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The study of plasma, a partially-ionized gas that is electrically conductive and able to be confined within a magnetic field, and how it releases energy.

18th Topical Conference High-Temperature Plasma Diagnostics (HTPD)

The 18th Topical Conference on High-Temperature Plasma Diagnostics will be held May 16-20, 2010 in Wildwood, New Jersey. This biennial conference brings together plasma physicists from a variety of fields including magnetic confinement fusion, inertial confinement fusion, space plasmas, astrophysics, and industrial applications to discuss mutual problems in the development of instrumentation and experimental techniques for the characterization of high-temperature plasmas.

22nd International Conference on Numerical Simulation of Plasmas (ICNSP)

The purpose of this conference series, which started at the College of William and Mary in 1967 "to disseminate progress in the state-of-the-art of plasma simulation and to report specific applications of computer experiments to various areas of plasma physics," remains unchanged. On the other hand, the topics of the Conference, which has been expanded over the years, now include:

19th Topical Conference on Radio Frequency Power in Plasmas

Target audience

Fusion scientists and engineers, plasma physicists, RF engineers, theoretical physicists and specialists of plasma-wave interaction, students.

Topics of the conference

Wave interaction with plasmas, such as heating, current generation, diagnostics, and confinement and profile control.

RF applications in fusion devices, including tokamaks, stellarators, spherical tori, reverse field pinches, and other alternate confinement concepts.

Transport Task Force (TTF) 2011

The ultimate goal of the work of the Transport Task Force is a predictive understanding of plasma transport leading, in the end, to transport control. As we have pointed out previously, to achieve success in transport science, it is essential to characterize local fluctuations and transport in toroidal plasma, to understand the basic mechanisms responsible for transport, and ultimately, to control these transport processes.

PPPL physicists win supercomputing time to simulate key energy and astrophysical phenomena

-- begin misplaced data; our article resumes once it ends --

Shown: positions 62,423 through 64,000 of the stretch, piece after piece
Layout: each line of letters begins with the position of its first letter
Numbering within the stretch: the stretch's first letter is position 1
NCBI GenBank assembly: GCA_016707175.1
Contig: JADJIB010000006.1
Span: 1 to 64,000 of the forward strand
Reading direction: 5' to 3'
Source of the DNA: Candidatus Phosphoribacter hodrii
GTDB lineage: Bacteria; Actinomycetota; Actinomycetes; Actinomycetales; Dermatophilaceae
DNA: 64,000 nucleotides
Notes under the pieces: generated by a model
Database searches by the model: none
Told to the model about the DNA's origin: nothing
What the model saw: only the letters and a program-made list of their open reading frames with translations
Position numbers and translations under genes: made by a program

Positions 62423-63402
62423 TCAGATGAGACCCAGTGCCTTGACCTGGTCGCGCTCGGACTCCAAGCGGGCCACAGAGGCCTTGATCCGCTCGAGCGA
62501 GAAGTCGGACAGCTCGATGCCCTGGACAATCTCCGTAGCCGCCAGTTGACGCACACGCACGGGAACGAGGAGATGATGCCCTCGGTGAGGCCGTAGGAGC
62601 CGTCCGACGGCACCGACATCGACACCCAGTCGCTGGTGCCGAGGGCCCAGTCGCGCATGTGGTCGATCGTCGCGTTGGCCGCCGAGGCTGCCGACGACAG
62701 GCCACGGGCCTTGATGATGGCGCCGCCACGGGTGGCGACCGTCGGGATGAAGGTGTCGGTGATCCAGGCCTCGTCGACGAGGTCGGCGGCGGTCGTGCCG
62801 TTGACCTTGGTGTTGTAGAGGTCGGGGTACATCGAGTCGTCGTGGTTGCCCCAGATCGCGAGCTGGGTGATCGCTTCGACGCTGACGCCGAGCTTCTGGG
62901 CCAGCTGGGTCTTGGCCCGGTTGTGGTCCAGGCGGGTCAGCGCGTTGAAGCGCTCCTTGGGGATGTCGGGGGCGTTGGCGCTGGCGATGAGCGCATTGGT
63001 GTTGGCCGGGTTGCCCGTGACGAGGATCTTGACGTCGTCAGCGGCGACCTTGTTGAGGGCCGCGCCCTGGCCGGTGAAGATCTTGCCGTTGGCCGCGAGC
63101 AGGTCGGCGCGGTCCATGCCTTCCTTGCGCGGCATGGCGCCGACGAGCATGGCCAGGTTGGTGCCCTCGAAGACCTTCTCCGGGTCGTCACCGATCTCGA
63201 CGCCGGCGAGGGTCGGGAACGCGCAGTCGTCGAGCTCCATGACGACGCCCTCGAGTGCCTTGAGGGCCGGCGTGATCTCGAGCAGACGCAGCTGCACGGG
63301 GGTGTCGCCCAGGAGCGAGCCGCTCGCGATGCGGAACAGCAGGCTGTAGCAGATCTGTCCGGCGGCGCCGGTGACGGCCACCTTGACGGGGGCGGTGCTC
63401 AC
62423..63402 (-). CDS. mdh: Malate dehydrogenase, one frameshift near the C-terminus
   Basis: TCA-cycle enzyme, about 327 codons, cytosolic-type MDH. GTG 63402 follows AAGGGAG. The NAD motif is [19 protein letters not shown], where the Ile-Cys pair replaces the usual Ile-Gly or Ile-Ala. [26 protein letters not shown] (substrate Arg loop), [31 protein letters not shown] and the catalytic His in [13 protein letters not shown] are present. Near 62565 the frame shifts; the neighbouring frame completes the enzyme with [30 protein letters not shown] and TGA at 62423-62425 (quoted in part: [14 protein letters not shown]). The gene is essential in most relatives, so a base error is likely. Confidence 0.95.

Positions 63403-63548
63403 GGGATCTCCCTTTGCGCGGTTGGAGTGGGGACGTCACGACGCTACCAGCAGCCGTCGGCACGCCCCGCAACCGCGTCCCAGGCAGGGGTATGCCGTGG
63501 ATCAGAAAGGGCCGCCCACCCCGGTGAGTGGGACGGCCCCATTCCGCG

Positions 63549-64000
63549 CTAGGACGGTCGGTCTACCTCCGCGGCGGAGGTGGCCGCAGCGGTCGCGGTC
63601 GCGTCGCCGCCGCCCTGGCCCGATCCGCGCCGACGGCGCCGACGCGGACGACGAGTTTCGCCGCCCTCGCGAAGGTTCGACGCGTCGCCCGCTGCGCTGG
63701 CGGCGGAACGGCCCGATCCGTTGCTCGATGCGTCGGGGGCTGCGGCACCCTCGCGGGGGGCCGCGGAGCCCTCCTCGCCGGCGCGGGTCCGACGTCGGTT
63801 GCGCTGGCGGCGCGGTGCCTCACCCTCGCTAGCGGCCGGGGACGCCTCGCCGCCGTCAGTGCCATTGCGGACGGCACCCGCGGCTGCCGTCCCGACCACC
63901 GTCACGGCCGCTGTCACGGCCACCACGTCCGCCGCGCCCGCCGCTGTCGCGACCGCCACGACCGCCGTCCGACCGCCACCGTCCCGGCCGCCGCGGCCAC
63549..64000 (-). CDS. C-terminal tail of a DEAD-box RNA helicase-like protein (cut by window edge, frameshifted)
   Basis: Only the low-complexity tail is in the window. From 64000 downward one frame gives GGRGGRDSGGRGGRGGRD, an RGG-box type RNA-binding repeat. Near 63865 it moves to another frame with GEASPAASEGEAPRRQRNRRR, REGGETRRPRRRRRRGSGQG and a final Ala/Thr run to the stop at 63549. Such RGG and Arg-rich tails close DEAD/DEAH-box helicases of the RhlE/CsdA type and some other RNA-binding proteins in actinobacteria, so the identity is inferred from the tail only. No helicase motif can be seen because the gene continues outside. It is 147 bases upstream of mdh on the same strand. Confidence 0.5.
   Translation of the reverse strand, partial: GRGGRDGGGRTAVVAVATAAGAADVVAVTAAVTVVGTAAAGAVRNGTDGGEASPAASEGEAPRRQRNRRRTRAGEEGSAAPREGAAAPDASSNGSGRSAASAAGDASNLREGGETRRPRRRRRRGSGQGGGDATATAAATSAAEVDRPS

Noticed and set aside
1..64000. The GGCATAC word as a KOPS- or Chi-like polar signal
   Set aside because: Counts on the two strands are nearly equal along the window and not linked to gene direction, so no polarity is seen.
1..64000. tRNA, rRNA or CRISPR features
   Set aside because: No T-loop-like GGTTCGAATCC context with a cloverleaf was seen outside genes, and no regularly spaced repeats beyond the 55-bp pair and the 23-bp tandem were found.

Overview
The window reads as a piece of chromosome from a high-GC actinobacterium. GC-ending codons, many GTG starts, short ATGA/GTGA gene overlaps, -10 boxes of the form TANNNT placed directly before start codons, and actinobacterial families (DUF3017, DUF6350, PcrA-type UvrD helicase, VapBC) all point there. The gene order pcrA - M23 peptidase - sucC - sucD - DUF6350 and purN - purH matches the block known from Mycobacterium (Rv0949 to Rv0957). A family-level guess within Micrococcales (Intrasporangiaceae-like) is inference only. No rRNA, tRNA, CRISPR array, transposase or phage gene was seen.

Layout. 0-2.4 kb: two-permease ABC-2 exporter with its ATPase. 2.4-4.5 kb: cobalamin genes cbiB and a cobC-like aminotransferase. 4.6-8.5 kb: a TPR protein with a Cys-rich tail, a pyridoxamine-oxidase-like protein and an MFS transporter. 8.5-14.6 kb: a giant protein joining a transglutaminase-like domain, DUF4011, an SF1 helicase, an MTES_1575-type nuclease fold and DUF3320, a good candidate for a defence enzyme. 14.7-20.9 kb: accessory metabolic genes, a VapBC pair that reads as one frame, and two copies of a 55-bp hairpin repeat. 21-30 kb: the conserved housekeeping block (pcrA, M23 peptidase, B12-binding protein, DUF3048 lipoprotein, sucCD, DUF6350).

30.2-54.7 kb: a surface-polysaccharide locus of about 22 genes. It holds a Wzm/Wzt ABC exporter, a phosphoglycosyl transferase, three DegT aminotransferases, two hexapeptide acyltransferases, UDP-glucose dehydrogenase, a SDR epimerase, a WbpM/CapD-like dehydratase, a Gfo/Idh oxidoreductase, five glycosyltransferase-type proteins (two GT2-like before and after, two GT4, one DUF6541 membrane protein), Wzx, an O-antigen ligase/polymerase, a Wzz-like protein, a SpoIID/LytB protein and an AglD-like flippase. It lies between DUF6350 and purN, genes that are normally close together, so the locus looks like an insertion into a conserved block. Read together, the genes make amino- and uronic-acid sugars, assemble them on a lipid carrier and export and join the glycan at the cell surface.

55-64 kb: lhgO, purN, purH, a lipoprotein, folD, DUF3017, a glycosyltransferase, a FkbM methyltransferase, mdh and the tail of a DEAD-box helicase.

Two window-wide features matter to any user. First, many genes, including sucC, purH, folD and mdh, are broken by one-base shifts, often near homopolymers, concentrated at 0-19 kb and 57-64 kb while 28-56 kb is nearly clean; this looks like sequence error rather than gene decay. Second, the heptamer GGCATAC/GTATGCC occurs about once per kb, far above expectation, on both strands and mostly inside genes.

Three teams led by scientists at the U.S. Department of Energy’s (DOE) Princeton Plasma Physics Laboratory (PPPL) have won major blocks of time on two of the world’s most powerful supercomputers. Two of the projects seek to advance the development of nuclear fusion as a clean and abundant source of energy by improving understanding of the superhot, electrically charged plasma gas that fuels fusion reactions.

COLLOQUIUM: Environmental Condensed Matter Physics

The physics of condensed matter provides a unique perspective on materials and systems of environmental relevance.   I discuss three ways in which concepts and methods of condensed matter physics bear upon the quest for a sustainable future.  Electronic devices made from metal oxides may enable new approaches to renewable energy, such as diodes that operate at optical frequencies to directly convert the electromagnetic field of sunlight to current.

Exploring Plasma Science Advances from Fusion Findings to Astrophysical Achievements

The latest advances in plasma physics were the focus of more than 1,000 scientists from around the world who gathered in Providence, R.I., from Oct. 29 through Nov. 2 for the 54th Annual Meeting of the American Physical Society’s Division of Plasma Physics (APS-DPP). Papers, posters and presentations ranged from fusion plasma discoveries applicable to ITER, to research on 3D magnetic fields and antimatter. In all, more than 1,800 papers were discussed during the week-long event.

Praise and suggestions for fusion research from a utility industry think tank

Research to develop fusion energy has shown “significant progress” in many areas, according to a new report from the Electric Power Research Institute (EPRI), a think tank whose members represent some 90 percent of the electricity produced in the United States. At the same time, the report said that a commercial fusion power plant is at least 30 years away, and called for more research on the engineering challenges.


U.S. Department of Energy
Princeton Plasma Physics Laboratory is a U.S. Department of Energy national laboratory managed by Princeton University.

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